The Story of a Murderer
by Patrick Suskind
Director Tom Tywker gives us a whole new take on the concept, "The Scent of a Woman." As intoxicating as it can be anywhere in the world to men, its effects on a man with a bionic capacity to smell like Einstein can theorize turns him (not Einstein) into a serial killer. All he wants to do, really, is to bottle it.
As with any supernatural capability, the need for him to understand it, harness it, and use it for some gain or advantage, is a matter of opportunity and evolution. In director Tom Tykwer's and screenwriter Andrew Birkin's collaborative big-budget scenario, adapted freely from Patrick Suskind's 1985 novel, a heightened sense of smell would be of small advantage on the stinky streets of Paris in the mid 18th century.
From the moment of Jean-Baptiste Grenouille's birth under a widow's stall at Les Halles market, his olfactory treat has consisted of fish guts, human waste, decay and a goodly dose of putrefaction. Mmmmm. When momma births him and leaves his sorry ass to die under her fish counter like she's done to all her offspring before him, he's discovered, she's marched to the gallows, and he's taken in to an orphanage. Finally grown up healthy and strong, (Ben Whishaw) he's sold to the cruel owner of a tanning factory.
Grenouille's good and steady work buys him a longer period of survival than most in this slavish line of work and, after a time, trust enough to be taken into the city for a delivery. While his employer is disracted, he ambles away to take in the sights and there discovers just how his unique ability is to be used. He stops in front of a perfumery, noting the delight society women take in the bottled scents brought out by the proprieter.
Later, on a delivery to Giuseppe Baldini (Dustin Hoffman), a perfumer whose business is slowly dying for lack of a hot new scent, Grenouille demonstrates his olfactory powers and creates a new scent out of Baldini's stock that revives the shop and secures his place as the recognized perfume-meister of his generation. But it's hardly enough. Somewhere during Baldini's training in the principles of perfume creation, the idea is born in Grenouille's mind to create the world's greatest scent. But of what components will it be comprised?
One night, he discovers a sensually gorgeous red-headed girl selling plums on the streets of Paris (incredible beauty Karoline Herfurth) and drinks in her natural fragrance as one might a celestial ambrosia. Alarmed by his proximity, she runs off, but his power is so great he can track her scent as though his nose were a GPS locator. This guy puts bloodhounds to shame.
In this young plum-seller he discovers the sheer magnificence exuding from the pores of beautiful virgins. As he devises a way to capture it in a bottle, with a process that requires their death, he leaves a trail of dead maidens in alleys and street corners all over the city. Fear grips the citizens and their leaders. Alarms go out. Grenouille, mad, lusts for his living smells... with no interest in sexual pleasure. He's a killer, not a rapist.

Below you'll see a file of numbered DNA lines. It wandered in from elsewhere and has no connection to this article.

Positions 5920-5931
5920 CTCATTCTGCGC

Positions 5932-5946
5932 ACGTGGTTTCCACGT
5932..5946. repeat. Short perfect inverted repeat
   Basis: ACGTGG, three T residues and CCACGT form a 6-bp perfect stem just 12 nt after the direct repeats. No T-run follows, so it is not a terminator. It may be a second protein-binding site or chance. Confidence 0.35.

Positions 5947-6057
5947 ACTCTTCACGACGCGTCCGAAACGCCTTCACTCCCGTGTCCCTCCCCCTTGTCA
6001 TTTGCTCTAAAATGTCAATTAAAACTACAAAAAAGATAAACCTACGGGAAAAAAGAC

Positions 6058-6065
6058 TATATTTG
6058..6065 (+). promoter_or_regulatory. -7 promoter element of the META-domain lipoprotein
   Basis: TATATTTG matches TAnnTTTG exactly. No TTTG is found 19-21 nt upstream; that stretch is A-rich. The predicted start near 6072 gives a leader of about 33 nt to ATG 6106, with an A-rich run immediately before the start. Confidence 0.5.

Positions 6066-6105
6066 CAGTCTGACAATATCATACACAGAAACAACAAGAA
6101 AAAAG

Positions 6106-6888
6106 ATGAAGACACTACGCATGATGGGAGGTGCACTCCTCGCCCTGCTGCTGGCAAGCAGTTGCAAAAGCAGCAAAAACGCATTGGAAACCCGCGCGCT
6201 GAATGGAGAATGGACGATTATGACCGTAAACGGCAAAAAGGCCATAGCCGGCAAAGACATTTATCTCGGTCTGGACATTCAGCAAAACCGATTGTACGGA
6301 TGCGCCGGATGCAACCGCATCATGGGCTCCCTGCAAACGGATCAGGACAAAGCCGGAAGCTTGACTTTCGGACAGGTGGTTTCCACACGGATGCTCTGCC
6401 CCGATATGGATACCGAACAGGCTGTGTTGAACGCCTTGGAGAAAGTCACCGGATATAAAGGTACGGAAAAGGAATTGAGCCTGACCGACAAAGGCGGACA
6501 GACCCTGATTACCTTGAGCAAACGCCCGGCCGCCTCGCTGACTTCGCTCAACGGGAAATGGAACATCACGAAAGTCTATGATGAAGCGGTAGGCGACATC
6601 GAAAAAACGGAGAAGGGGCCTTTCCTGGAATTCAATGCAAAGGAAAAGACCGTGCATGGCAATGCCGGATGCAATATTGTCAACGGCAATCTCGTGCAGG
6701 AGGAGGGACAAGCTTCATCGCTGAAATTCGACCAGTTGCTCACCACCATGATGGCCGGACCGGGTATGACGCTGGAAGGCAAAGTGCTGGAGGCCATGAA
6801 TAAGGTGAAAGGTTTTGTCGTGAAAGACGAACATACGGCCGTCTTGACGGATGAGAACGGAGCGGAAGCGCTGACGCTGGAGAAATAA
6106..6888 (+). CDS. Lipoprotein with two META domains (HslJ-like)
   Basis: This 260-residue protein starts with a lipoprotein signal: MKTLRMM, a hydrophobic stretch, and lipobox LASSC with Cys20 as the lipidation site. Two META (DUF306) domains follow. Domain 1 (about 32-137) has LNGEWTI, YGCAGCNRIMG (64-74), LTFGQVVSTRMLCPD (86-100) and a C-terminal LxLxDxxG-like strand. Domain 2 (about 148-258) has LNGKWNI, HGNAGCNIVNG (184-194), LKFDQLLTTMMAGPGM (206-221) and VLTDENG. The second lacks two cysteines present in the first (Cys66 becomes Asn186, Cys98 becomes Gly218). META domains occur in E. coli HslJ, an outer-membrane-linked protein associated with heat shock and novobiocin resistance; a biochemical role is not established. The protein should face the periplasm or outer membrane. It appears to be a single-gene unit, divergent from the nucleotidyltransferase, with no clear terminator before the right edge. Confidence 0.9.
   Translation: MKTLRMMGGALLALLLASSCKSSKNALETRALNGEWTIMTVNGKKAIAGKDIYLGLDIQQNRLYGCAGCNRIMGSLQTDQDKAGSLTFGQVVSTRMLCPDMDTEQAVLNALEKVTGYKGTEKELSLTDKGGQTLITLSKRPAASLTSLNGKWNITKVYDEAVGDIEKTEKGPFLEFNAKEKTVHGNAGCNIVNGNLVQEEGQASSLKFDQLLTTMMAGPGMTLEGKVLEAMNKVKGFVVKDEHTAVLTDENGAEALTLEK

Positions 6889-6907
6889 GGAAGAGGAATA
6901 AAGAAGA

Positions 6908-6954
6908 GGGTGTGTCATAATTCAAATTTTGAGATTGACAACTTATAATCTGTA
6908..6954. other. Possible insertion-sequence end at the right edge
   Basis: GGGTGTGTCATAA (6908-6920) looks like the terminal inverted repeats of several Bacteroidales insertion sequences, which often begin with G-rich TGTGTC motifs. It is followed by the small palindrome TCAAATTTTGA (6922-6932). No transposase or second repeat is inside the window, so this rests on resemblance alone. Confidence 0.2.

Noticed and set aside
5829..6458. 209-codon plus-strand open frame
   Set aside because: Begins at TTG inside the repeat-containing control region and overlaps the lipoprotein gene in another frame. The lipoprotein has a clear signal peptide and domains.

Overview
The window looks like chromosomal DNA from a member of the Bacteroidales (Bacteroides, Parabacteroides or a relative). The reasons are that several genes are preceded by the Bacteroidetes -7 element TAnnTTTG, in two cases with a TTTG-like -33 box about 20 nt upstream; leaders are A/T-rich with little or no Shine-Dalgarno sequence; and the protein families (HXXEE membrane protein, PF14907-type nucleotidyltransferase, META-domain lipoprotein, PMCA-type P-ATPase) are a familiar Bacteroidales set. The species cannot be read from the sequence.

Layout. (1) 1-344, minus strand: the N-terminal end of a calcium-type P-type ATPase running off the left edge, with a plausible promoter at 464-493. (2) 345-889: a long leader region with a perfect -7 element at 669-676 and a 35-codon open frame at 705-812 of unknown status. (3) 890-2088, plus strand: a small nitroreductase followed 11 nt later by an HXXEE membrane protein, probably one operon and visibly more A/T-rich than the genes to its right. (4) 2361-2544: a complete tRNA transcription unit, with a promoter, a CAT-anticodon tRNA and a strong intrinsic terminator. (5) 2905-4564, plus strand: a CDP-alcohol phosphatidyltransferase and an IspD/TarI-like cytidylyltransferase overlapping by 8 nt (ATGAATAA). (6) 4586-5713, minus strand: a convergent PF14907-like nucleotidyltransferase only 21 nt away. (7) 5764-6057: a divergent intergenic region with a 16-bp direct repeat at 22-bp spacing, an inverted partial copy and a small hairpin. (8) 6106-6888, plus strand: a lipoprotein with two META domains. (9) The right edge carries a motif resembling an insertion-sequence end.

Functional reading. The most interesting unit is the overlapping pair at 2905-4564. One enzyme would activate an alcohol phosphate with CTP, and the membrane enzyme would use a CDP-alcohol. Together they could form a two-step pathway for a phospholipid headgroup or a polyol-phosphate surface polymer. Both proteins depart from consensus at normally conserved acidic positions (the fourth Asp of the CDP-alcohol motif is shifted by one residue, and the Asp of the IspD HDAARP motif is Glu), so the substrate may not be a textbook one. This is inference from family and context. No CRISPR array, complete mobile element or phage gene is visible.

The capper for him is the beauteous blond Laura Richis (16-year old Rachel Hurd-Wood, "An American Haunting") whose rich, protective father Antoine (Alan Rickman) will do anything and spend any amount to protect his daughter from the serial non-ravager. But, as stretches of credulity permeate the tale, there is no defense for those the perfumer-extraordinaire truly needs for his formula.
A strange tale centered on a character immersed in disgust makes this a fascinating but uncomfortable work of imagination. The realism in the cinematography which captures so much dread in tonally glorious images of texture and dimensionality is given the lie in the exaggeration of the performances, from Whishaw's, to Hoffman's to Rickman's, more or less in that order.
On the other hand, the young girls are innocent of overblown posturing in their characterizations, refreshing and truthful. They, I suspect, are Twyker's favored poison. He who brought Franka Potente to international prominence ("Run Lola Run") appears to be a sucker for a story that enables him to feature gorgeous actresses. And we, his audience, are the beneficiaries of his unerring eye, most especially in the forms of Hurd-Wood and Herfurth. We may hate his protagonist but we love the objects of his twisted desire.
~~ Jules Brenner
composed by Tom Tykwer, Johnny Klimer & Reinhold Heil -
conducted by Sir Simon Rattle, Berlin Philharmonic